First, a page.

Winston’s measured, mature response must have comforted his father somewhat. In the end, he didn’t have to buy a replacement: Lord Randolph resolved to purchase and send Winston a less valuable pocketwatch made by the Waterbury Watch Co.―“which is rather a come down,” Winston admitted to his mother. Indeed, a Waterbury was a far cry from an English Dent watch. Waterbury was an American brand that mass-produced its watches; 75 years later its name would become “Timex”.

Still, in a letter to his brother Jack, Winston made the best of the situation. “I have an excellent Waterbury watch, which keeps far better time than the gold one”, he wrote after the fact. Jack was six years younger than Winston, and had been eager to hear news about the scuffle that had everyone in the family up in arms. (“Why haven’t I heard all these goings on before, how silly to have broken the watch!!!! Mama said Papa was furious… Do write! And let me know how the watch happened.”) Although Winston downplayed the incident to his brother, the whole affair must have plagued him for a long time. The Dent watch would later be given to Jack; Winston would never own it again. Jack wore it throughout his life and passed it on to his own son. (It was eventually stolen, and is no longer in the Churchill family.) The token of a father’s respect had been taken away, and Winston could not get it back.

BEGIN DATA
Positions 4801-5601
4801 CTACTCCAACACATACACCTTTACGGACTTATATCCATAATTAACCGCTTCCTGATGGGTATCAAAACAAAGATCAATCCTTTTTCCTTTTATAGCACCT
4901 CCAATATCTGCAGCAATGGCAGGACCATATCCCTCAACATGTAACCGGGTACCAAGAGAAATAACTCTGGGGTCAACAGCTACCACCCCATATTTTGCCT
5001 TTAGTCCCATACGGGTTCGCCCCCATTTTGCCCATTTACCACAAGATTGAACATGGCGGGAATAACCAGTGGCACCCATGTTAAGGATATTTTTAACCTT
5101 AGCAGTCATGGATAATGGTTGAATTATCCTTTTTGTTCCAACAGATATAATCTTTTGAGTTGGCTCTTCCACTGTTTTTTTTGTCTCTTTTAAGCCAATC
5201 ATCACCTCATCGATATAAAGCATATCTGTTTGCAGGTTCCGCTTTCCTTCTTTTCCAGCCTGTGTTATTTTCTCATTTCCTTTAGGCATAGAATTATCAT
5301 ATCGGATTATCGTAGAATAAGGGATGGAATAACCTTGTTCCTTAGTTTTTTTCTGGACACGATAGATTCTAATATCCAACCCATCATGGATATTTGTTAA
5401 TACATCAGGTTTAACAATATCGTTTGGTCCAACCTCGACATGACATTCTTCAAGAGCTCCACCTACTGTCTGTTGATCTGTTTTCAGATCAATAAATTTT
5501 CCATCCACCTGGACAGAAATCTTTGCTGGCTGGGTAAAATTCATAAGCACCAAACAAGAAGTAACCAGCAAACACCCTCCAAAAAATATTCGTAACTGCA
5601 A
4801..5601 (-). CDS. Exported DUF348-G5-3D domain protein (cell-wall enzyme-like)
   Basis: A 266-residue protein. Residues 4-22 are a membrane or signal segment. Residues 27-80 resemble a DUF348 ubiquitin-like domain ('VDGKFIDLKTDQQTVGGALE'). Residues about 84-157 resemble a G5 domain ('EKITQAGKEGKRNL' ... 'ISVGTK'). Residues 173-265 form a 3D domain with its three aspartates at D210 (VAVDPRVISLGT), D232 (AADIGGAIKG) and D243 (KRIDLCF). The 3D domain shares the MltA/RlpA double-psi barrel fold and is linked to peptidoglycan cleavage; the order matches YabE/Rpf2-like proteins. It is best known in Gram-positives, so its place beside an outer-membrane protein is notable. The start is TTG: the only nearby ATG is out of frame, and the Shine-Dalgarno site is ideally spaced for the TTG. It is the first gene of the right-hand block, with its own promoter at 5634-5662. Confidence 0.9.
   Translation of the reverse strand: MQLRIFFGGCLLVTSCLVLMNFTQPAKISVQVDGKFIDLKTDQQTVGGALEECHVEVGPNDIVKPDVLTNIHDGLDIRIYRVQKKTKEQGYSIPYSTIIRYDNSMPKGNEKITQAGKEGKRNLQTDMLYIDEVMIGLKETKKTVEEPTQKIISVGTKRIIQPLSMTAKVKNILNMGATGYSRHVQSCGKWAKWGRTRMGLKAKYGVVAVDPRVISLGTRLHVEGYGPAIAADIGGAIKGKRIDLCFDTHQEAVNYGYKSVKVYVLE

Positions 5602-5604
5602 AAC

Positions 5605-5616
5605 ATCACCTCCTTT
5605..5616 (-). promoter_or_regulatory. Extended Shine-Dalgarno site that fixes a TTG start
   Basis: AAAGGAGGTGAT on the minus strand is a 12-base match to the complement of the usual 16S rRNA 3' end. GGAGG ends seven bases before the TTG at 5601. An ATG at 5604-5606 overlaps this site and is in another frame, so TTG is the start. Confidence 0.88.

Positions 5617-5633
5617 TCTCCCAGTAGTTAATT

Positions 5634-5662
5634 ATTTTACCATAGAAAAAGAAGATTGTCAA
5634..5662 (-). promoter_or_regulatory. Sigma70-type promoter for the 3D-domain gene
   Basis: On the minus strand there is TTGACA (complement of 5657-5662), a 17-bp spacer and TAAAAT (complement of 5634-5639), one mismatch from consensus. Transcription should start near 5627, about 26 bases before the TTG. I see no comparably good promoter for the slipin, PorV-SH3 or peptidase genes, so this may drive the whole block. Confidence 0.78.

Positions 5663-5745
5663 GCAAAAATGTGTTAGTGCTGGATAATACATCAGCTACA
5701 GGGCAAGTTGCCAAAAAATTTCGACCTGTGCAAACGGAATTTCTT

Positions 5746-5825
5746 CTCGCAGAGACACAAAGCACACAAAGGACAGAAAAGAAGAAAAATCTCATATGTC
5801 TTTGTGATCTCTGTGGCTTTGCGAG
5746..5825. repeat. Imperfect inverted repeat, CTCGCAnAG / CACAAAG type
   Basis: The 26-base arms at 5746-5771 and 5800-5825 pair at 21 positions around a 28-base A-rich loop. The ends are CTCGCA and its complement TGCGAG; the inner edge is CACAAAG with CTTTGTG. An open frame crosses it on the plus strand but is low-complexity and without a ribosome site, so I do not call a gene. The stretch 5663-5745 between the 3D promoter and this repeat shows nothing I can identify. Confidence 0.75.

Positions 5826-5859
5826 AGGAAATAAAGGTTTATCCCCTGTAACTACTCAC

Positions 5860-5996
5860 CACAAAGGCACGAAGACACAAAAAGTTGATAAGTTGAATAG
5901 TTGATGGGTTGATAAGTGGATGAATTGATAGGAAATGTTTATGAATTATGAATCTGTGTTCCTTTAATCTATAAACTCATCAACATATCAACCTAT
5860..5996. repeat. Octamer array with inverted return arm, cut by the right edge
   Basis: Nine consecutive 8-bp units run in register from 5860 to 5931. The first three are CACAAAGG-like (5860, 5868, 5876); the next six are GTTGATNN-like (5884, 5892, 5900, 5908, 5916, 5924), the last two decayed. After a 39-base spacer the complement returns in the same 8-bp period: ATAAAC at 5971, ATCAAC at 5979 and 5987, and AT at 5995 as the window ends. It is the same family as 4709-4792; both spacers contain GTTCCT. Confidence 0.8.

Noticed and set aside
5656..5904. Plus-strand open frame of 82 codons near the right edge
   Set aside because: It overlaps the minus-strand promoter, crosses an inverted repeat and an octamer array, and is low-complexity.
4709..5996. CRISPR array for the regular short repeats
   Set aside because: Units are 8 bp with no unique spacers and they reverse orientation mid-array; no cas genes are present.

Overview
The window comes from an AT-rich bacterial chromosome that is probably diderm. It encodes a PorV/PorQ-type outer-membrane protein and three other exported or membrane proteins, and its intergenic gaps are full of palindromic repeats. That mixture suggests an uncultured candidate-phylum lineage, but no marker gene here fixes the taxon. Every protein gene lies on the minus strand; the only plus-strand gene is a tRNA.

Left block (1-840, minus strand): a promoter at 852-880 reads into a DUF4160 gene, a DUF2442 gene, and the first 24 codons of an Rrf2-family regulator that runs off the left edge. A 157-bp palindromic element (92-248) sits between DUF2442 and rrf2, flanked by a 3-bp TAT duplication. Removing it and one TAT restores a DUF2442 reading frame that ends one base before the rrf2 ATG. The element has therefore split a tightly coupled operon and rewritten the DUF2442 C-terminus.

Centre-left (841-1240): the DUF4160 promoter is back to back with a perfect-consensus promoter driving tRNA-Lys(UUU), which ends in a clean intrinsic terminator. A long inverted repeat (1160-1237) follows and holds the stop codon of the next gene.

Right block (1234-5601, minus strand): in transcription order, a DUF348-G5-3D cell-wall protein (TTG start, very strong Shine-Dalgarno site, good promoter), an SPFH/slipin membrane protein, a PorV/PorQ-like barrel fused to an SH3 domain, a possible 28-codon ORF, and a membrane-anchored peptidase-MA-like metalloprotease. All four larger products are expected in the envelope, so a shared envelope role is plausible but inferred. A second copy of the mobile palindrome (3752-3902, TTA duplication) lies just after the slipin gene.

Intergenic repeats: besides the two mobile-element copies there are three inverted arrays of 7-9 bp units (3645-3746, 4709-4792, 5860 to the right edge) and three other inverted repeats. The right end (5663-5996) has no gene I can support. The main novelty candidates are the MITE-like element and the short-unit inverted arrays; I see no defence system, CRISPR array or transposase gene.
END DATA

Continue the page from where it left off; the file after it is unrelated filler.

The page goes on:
But Winston took comfort in knowing that he had handled the situation well. Reflecting on it frankly in a follow-up letter to his mother, he writes:

I feel quite clear in my own mind that I am not to blame except for having brought so good a watch back here―where there is everything in the way of its safety.

The loss and recovery of Winston’s watch has the feeling of a turning point in the young man’s life. Sandhurst had a significant effect on Churchill’s character, his ambition, and his ability to apply himself. By the end of his time there, Winston graduated 20th out of 130 cadets, a marked improvement from his arrival.